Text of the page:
Thursday October 25, 2012

PITTSFIELD

It was a perfect way to spend an autumn afternoon. I mentioned two weeks ago that Oct. 8 was the anniversary date of the Yankees' Don Larsen pitching his famous World Series perfect game against the Brooklyn Dodgers at Yankee Stadium.

I also said that I had never met or knew anyone either locally or elsewhere that had been to that historic contest. The hook that I dropped, however, did get two bites. And the stories are too good not to share.

The first to check in was Larry Moore, who oversees Gymfest of the Berkshires on Lyman Street. A county resident for more than 50 years, Moore was raised in New York City. Larry's father took him to what would become the infamous Game 5, a pleasant Monday afternoon. It was Moore's 12th birthday and Dad took his son to the game as a present.

It took Larry out of school for that day, so he was already playing with house money. Neither Larry nor his Dad could have anticipated the outcome of the afternoon.

"We were in the upper deck behind third base," Moore recalled. "My Dad was on the edge of his seat from the seventh inning on. Through the eyes of a 12-year-old boy, the game had been pretty ho-hum even though my hero, Mickey Mantle, had hit a home run and made a great catch."

Yes, not a lot of offense. But Larsen and Dodgers starter Sal Maglie had a lot to do with what ended up to be a 2-0 New York win.

Added Moore, "At one point, I did say something about a ‘no-hitter.' I thought I was going to be beheaded. My dad quickly put his hand over my mouth."

Moore, no doubt, could not have been the only fan to make such remarks. Dodger fans for sure were hopeful of jinxing Larsen's effort by letting everyone know that a no-hitter was in progress. Fate, however, was able to withstand any jinx effect.

"I still have the program," Moore said. "Of course, it's Yankee-ized. I drew beards and horns on all the pictures of the Dodger players. So much for memorabilia."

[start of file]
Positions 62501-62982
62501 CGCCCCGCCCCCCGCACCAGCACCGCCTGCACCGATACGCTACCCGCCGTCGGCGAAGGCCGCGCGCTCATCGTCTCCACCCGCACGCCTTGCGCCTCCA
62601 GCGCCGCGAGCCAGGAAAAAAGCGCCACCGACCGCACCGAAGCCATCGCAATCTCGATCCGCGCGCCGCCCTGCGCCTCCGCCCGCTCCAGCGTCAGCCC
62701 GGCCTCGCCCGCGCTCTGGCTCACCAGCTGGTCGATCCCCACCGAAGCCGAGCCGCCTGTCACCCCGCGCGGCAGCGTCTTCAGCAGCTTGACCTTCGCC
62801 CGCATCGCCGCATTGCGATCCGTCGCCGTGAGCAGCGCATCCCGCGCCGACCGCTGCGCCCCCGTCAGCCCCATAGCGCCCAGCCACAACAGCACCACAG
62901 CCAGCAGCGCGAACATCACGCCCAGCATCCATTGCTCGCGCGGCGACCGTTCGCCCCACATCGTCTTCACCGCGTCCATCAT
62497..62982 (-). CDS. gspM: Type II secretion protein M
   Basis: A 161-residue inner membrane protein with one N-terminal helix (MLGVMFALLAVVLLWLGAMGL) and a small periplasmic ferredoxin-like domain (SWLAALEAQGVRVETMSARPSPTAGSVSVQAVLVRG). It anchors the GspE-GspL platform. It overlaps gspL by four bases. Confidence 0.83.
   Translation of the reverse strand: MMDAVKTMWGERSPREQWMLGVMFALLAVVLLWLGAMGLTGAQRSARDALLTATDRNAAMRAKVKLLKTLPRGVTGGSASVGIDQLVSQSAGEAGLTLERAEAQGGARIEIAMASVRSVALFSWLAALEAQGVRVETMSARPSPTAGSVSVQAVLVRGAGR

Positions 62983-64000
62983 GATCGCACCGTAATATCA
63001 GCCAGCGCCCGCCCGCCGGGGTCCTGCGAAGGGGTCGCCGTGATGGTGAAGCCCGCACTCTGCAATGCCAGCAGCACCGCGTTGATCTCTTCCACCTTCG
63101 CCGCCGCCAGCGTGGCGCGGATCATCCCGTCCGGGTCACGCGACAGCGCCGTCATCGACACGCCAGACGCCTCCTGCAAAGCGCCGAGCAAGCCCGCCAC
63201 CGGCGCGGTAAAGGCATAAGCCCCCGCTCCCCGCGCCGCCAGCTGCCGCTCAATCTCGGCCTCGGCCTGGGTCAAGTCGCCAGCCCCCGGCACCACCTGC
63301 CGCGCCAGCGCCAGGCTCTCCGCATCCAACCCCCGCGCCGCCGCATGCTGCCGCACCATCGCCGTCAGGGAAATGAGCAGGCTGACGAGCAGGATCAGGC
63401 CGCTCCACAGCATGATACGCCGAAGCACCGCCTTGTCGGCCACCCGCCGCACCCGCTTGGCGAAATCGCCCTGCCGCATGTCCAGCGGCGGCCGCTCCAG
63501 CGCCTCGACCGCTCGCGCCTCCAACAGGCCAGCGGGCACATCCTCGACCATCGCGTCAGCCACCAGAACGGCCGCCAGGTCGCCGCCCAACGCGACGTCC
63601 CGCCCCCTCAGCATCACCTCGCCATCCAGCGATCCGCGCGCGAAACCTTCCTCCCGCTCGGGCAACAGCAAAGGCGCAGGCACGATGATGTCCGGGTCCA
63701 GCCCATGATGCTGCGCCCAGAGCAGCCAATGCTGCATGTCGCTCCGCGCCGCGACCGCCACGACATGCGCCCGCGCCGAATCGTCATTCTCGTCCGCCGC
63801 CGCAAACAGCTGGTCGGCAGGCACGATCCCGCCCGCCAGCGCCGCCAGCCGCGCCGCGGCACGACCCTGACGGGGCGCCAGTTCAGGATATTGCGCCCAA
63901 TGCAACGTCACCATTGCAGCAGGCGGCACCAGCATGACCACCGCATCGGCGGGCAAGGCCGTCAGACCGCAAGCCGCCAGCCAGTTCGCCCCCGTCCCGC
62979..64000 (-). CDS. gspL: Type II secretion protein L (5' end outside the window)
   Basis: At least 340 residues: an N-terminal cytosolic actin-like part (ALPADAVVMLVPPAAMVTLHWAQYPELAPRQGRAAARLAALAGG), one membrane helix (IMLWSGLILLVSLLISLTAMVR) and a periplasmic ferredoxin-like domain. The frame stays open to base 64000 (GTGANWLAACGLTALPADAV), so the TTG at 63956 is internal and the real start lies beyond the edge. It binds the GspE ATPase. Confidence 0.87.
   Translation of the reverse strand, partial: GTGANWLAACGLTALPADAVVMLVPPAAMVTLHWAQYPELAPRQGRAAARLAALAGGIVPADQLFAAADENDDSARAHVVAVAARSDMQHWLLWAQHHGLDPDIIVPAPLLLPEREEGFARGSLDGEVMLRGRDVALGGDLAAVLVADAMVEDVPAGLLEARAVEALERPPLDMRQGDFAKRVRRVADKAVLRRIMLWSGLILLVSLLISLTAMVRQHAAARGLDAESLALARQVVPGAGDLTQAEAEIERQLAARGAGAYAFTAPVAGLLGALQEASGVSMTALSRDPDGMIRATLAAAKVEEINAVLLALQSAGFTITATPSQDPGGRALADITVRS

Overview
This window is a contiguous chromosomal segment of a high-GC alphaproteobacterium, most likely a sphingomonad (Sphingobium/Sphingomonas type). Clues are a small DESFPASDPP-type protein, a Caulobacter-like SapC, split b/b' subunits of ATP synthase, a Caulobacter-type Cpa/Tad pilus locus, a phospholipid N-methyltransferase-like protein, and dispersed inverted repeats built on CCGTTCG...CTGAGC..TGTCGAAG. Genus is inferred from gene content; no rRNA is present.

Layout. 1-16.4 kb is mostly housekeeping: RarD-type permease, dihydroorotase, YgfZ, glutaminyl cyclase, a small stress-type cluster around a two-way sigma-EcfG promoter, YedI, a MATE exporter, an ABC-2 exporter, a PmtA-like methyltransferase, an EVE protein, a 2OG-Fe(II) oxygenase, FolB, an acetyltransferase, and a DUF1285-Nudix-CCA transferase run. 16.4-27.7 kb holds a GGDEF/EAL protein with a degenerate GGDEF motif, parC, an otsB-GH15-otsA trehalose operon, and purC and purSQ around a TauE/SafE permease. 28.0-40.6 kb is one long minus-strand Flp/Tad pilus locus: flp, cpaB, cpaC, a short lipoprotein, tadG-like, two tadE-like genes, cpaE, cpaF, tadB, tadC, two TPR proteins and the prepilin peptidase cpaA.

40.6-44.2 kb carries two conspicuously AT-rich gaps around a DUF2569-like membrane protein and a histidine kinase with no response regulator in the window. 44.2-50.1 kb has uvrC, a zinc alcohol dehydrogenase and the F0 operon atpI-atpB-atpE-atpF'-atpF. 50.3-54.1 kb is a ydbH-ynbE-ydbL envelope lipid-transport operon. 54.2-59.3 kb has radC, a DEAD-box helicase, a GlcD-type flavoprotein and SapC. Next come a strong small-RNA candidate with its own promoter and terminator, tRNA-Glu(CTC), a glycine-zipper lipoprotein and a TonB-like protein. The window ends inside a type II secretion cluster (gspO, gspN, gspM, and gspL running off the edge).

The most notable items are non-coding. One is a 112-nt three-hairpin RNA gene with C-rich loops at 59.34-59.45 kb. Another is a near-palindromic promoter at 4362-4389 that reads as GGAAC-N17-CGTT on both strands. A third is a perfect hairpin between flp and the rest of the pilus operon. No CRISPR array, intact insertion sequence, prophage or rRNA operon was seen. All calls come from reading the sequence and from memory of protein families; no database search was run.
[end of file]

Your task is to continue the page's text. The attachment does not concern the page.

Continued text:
Moore went to school the next day and said he bragged about where he had been the previous afternoon. It earned him an "illegal absence" notice on his next report card.

Regardless, said Moore, "A great father-son memory."

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And just a bit down East Street from Gymfest of the Berkshires is Teo's Hot Dogs. Jamie DiMassimo, the proprietor of the popular restaurant, checked in to say that his father and Teo's founder, Joe, was also in attendance for Larsen's perfecto.

Joe and friend Bill Stumpek were guests of Pittsfield native Tino Barzie (more on Barzie in a moment). The pair had behind-the-plate tickets for Games 3, 4 and 5, with the best certainly coming last among that trio of games.

It could not have been a more remarkable day, said Jamie, who was visiting his Dad in Naples. Fla. Not only did Joe and Bill see Larsen's perfect game, they were again guests of Barzie that same night at Cafe Rouge at the Statler Hotel in Manhattan.

Barzie managed the Dorsey Brothers Band, which was playing there that night.

"My father was just 24," Jamie said. "Not a bad day for a kid just down there to watch his Yankees."

Jamie added that Larsen lives now in Marcos Island, Fla., about 30 minutes from Naples.

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Barzie (birth name was Barzottini) died in June 2009 at the age of 83. He was a Pittsfield boy who made good. A music prodigy of sorts, he was enough of a clarinet player that the Pittsfield High band director plucked him out of Central Junior High School (the former school on the Common) to enroll him in the high school band as lead clarinet player.

Barzie went on play in a number of the "Big Bands" during that era and eventually worked toward combining the separate bands made famous by Jimmy and Tommy Dorsey into one super "Big Band."

Barzie managed the band for years and later managed the careers of such stars as Frank Sinatra Jr., Pia Zadora and Paul Anka.

Barzie also became a sports agent and represented many Boston Red Sox players. That list included Marty Barrett, Bruce Hurst and Tony Armas. He was a close friend of Red Sox legends Dwight Evans and Carl Yastrzemski.

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With the World Series upon us, some final thoughts on Oct. 8, 1956. It was the Fall Classic and lived up to that name. The series finished a few days later when New York took Game 7. It's a reminder of how much earlier the season ended then compared to now. Larsen, obviously, and Maglie each went the distance in a game that took just 2 hours and 6 minutes.

Each team played its starters the entire game. The exception came with two outs in the Dodgers' ninth, when pinch-hitter Dale Mitchell batted for Maglie and was called out on a check-swing by umpire Babe Pinelli.

Mitchell, an Oklahoma University baseball legend, maintained to the end that the pitch was a ball. Lost to history is the fact that Mitchell, again as a pinch hitter, grounded out to end Game 7, a 9-0 Yankees' win at Ebbets Field. It was Mitchell's final at-bat of his career.

The only surviving members from the group of players who actually played in Game 5 game are Larsen and his batterymate Yogi Berra, who homered twice in Game 7 off Brooklyn right-hander Don Newcombe.

Brian Sullivan can be reached at mariavicsullivan@yahoo.com.